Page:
Slavoj Žižek, Professor of Philosophy and Psychoanalysis at The European Graduate School / EGS.
Slavoj Žižek (b. 1949) is a Slovenian-born philosopher and psychoanalyst. He is a professor of philosophy at The European Graduate School / EGS, a senior researcher at the Institute for Sociology and Philosophy at the University of Ljubljana, Global Distinguished Professor of German at New York University, International Director of the Birkbeck Institute for the Humanities, and founder and president of the Society for Theoretical Psychoanalysis, Ljubljana. Aside from these appointments, Žižek tirelessly gives lectures around the globe and is often described as “the Elvis of cultural theory”. Although, more seriously, as British critical theorist Terry Eagleton confers, Žižek is the “most formidably brilliant” theorist to have emerged from Europe in decades. Many, in fact, now consider Žižek to be “the most dangerous philosopher in the West.”
He grew up in in Ljubljana, Slovenia, which at the time was part of the former Yugoslavia. The regime’s more permissive, albeit “pernicious,” policies allowed for Žižek’s exposure to Western theory and culture, in particular film, English detective novels, German Idealism, French structuralism, and Jacques Lacan. Studying at the University of Ljubljana, he completed his master's degree in philosophy in 1975 with a thesis on French structuralism and his Doctoral degree in philosophy in 1981 with a dissertation on German Idealism. He then went to Paris, along with Mladen Dolar, to study Lacan under Jacques Alain-Miller (Lacan’s son-in-law and disciple). During this time in Paris, from 1981–85, Žižek completed another dissertation on the work of Hegel, Marx, and Kripke through a Lacanian lens. After his return to Slovenia, he became more politically active writing for Mladina, a weekly newspaper, co-founding the Slovenian Liberal Demorcratic Party, and running for one of four seats that comprised the collective Slovenian presidency (Žižek came in fifth).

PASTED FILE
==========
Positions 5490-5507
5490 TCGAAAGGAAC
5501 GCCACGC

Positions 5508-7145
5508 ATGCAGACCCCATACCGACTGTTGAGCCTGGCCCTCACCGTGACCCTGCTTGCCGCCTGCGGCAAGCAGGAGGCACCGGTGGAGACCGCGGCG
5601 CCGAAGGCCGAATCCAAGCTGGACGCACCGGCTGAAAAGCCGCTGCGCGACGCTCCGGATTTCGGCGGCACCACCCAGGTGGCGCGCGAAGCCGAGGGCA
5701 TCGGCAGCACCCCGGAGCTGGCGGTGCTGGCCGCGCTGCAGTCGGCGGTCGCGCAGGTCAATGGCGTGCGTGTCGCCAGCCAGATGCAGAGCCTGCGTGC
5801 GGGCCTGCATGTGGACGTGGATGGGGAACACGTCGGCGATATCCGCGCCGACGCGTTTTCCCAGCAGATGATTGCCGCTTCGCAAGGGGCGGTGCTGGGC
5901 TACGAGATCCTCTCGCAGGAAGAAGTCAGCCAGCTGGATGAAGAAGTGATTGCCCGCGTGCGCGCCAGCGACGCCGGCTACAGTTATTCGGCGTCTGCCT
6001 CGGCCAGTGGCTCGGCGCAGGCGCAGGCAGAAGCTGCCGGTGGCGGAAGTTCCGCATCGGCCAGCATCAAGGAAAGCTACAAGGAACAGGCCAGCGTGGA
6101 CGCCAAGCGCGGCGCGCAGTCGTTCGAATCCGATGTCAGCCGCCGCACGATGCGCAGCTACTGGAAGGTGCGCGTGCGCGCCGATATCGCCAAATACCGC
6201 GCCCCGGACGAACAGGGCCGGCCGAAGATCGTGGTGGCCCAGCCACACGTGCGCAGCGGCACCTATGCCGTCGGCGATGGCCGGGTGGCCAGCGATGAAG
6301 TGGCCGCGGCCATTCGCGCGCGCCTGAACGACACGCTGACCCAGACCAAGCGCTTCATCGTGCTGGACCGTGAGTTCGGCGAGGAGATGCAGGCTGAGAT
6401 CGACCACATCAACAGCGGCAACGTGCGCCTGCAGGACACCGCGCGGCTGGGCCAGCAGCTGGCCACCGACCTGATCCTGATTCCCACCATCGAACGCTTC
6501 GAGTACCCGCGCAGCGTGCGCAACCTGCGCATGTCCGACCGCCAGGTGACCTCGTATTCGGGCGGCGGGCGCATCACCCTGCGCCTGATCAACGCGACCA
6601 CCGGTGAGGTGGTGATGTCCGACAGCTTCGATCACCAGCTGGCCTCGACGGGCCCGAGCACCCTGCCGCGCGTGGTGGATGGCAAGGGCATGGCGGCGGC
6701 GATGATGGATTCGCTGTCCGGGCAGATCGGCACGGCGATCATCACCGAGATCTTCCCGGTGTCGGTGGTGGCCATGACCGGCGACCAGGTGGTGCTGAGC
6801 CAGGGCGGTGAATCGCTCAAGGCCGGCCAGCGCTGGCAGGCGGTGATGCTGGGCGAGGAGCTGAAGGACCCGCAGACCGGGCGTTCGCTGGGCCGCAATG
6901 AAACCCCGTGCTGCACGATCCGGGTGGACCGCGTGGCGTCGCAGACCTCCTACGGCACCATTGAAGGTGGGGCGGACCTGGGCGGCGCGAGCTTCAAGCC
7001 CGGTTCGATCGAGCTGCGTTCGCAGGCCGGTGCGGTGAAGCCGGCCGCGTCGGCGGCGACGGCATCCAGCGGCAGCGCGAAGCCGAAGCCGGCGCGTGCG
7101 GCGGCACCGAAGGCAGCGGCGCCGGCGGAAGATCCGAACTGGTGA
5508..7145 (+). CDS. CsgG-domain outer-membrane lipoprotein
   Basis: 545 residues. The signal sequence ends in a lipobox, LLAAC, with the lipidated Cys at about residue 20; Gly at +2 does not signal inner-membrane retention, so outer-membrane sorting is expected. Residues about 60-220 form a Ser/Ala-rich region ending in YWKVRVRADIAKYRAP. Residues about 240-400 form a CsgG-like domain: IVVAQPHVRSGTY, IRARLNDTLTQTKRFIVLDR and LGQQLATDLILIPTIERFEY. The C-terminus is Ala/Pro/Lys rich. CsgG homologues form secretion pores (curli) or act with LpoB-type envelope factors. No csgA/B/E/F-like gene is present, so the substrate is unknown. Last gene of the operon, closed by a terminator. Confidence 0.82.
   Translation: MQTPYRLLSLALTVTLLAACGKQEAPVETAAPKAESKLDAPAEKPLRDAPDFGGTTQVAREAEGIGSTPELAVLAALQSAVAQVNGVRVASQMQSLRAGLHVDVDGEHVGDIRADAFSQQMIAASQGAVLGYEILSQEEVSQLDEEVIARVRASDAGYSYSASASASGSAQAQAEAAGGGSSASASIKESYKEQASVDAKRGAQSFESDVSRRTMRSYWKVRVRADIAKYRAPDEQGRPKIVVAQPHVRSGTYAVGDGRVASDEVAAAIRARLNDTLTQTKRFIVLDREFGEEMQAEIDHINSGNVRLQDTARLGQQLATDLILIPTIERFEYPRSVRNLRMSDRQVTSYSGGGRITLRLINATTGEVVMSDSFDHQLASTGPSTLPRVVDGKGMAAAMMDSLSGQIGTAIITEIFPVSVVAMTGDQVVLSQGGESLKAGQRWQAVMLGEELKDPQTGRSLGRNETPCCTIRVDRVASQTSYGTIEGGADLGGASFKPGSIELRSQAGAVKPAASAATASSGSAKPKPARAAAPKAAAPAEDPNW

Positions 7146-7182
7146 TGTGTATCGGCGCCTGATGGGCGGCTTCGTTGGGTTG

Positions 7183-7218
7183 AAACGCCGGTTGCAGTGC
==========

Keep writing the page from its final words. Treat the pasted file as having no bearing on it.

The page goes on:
Žižek rose to prominence in 1989 following his first book published in English, The Sublime Object of Ideology. Since then he has written countless books, in fact, perhaps the only thing more numerous than the talks he tirelessly gives across the globe are the books on which those interviews stand. For the last twenty-five years Žižek has been writing predominantly in English, and to a far lesser extent in his native Slovenian, for obvious reasons. His books of the last decades include: For They Know Not What They Do (1991), Tarrying with the Negative (1993), The Plague of Fantasies (1997), The Ticklish Subject (1999), Parallax View (2006), Did Someone Say Totalitarianism? (2001), The Indivisible Remainder (1996), Enjoy Your Symptom (1992), Looking Awry (1991), Absolute Recoil (2015), Organs without Bodies: On Deleuze and Consequences (2003), Revolution at the Gates (2002), Living in the End of Times (2010), The Metastases of Enjoyment (1994), The Puppet and the Dwarf: The Perverse Core of Christianity (2002), The Monstrosity of Christ: Paradox or Dialectic? (2009), First as Tragedy Then as Farce (2009), How to Read Lacan (2007), The Year of Dreaming Dangerously (2012), In Defense of Lost Causes (2007), On Belief (2001), On Violence (2008), The Fragile Absolute, Or Why the Christian Legacy is Worth Fighting For (2000), and Less Than Nothing: Hegel and the Shadow of Dialectical Materialism (2012). Along with these and many other books, he has also co-authored a number of books with Alain Badiou, Judith Butler, Eric Santner, John Millbank, Ernesto Laclau, Boris Gunjević, and Agon Hamza, among others. Further, he is the editor of a number of consequential series, including Wo Es War by Verso, SIC by Duke University Press, and Short Circuits by MIT Press. Finally, Žižek is a consistent contributor to Lacanian Ink, Crisis and Critique, and other journals.
Lets “begin at the beginning”––as Žižek is fond of saying, clearly referring to the project of German Idealism, as is evident to the careful reader––or better, still, let’s begin before the beginning. The style of Žižek’s work is infamous. From his many talks and lectures, through his essays and books––the introductory, the directly political works, and the more serious, challenging works (Parallax View, The Ticklish Subject, For They Not What They Do, Less than Nothing)––Žižek’s style has often led many to not take him seriously. It should, however, be asked: why does Žižek speak and write as he does (given his frequent remarks that his true love is serious philosophical thought, more specifically still, the resurrection of German Idealism)? And what is style? The answer to the second is simpler than that of the first: style, as Jacques Lacan states in the opening pages of Écrits, is always a question of to whom one is addressing oneself. The answer to the first, however, is the same.